AB026. SOH21AS009. Surgical training in the COVID-19 era: should we plan for a persistent pandemic?
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AB026. SOH21AS009. Surgical training in the COVID-19 era: should we plan for a persistent pandemic?

Cian Edward Davis, Leah Hayes, Niall Dent, Thomas Noel Walsh, Mayilone Arumugasamy

Department of Surgery, Royal College of Surgeons Ireland, Connolly Hospital, Dublin, Ireland

Background: The COVID-19 pandemic poses unparalleled problems for the safe delivery of surgical care worldwide, initially resulting in the cancellation of all but the most urgent procedures. This has been paralleled by a reduction in surgical training opportunities, with long-term implications for the future delivery of surgical care.

Methods: A retrospective study was carried out of all general surgical procedures performed in our centre over a 15-month period; April 2019–June 2020 inclusive. Data were collected on the number of procedures performed, the complexity of cases and the seniority of the operating surgeon and first assistant. Quarterly data were compared to quantify the impact of the COVID-19 pandemic on the operative exposure of trainees.

Results: A total of 2,235 procedures were performed over the 15-month study period of which 192 cases, representing 8% of total operative activity, were performed in Q2-2020 compared with 579 cases in Q2-2019, a reduction of 67.6% decrease in operative activity between the two periods necessitated by anti-COVID-19 measures. Non-consultant doctors of all grades suffered a large corresponding decrease in their operative exposure, with the non-training grade registrars and more junior trainees worse affected.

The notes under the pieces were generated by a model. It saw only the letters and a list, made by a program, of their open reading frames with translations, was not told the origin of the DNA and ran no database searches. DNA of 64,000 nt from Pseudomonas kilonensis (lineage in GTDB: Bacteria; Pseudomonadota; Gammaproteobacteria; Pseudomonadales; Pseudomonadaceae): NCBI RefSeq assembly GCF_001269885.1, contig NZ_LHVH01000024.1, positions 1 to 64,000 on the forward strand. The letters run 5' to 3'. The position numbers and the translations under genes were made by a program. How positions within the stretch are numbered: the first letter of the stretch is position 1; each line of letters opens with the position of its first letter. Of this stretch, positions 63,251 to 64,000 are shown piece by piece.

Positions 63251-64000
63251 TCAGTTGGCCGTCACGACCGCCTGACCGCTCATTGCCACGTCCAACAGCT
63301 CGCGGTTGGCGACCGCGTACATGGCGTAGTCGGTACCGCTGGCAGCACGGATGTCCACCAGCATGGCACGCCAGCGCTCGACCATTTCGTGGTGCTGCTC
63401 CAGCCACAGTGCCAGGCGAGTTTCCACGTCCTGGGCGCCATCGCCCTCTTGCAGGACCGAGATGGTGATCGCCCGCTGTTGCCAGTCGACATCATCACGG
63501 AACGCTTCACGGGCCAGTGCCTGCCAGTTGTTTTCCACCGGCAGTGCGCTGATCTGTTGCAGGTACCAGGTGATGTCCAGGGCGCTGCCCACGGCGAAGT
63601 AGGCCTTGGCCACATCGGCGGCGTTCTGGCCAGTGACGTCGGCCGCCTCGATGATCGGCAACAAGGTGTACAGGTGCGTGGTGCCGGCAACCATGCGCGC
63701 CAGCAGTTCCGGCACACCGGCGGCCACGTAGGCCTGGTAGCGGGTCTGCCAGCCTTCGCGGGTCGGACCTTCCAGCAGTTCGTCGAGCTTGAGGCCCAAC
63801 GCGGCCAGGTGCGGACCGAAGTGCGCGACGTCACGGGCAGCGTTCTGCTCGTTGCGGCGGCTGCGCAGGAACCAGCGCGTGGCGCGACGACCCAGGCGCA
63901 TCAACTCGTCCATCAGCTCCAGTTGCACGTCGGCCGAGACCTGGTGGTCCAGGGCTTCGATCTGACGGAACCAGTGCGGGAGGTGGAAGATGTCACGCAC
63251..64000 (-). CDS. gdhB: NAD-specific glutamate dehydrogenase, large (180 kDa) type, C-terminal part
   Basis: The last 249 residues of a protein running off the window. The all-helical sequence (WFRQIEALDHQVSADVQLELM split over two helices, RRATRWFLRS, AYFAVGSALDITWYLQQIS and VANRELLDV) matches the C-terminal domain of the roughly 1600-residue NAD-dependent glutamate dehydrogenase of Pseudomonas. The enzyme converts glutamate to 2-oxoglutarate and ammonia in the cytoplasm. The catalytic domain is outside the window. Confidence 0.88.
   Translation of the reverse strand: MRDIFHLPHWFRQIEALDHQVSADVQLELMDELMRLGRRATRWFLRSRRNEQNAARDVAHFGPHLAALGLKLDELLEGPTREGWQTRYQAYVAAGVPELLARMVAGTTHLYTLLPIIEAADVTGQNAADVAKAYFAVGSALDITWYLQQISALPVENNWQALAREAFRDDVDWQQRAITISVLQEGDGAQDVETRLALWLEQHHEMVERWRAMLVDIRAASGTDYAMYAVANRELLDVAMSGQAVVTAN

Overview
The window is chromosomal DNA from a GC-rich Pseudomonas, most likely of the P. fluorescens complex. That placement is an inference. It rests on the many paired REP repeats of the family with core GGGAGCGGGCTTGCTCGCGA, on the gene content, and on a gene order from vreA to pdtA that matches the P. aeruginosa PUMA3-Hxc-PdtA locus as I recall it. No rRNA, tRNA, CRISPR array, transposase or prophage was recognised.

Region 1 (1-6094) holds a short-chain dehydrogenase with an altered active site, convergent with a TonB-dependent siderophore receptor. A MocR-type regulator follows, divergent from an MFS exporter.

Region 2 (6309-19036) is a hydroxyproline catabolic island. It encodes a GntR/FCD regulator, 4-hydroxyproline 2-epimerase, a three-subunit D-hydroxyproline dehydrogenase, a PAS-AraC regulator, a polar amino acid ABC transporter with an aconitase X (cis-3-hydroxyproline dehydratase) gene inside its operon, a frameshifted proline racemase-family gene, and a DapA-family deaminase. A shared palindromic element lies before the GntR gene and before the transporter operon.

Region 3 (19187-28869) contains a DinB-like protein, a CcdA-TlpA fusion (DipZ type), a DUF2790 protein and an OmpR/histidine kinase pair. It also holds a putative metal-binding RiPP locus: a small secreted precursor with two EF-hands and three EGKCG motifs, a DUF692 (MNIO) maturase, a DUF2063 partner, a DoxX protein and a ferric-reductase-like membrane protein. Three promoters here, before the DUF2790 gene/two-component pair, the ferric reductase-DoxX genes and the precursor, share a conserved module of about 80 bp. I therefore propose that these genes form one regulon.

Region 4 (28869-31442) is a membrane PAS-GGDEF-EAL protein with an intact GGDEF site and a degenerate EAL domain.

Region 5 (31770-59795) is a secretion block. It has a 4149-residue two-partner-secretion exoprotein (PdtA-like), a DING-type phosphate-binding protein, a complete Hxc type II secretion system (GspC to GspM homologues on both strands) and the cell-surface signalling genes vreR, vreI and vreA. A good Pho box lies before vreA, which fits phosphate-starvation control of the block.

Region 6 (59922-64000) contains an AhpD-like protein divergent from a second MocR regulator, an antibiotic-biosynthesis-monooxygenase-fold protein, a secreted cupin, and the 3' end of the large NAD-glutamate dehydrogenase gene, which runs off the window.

Conclusions: The diminished operative exposure at our centre is probably reflective of the international experience. As the world battles second and even third waves of the pandemic, novel approaches to surgical training must be substituted for traditional methods as we learn to live with this and perhaps future pandemics, the best of which may be retained to enhance future training when the new normality is restored.

Keywords: Coronavirus pandemic; general surgery; surgical training


Funding: None.


Conflicts of Interest: This study has been published in British Journal of Surgery. The authors have no other conflicts of interest to declare.

Ethical Statement: The authors are accountable for all aspects of the work in ensuring that questions related to the accuracy or integrity of any part of the work are appropriately investigated and resolved.

Open Access Statement: This is an Open Access article distributed in accordance with the Creative Commons Attribution-NonCommercial-NoDerivs 4.0 International License (CC BY-NC-ND 4.0), which permits the non-commercial replication and distribution of the article with the strict proviso that no changes or edits are made and the original work is properly cited (including links to both the formal publication through the relevant DOI and the license). See: https://creativecommons.org/licenses/by-nc-nd/4.0/.

doi: 10.21037/map-21-ab026
Cite this abstract as: Davis CE, Hayes L, Dent N, Walsh TN, Arumugasamy M. SOH21AS009. Surgical training in the COVID-19 era: should we plan for a persistent pandemic? Mesentery Peritoneum 2021;5:AB026.

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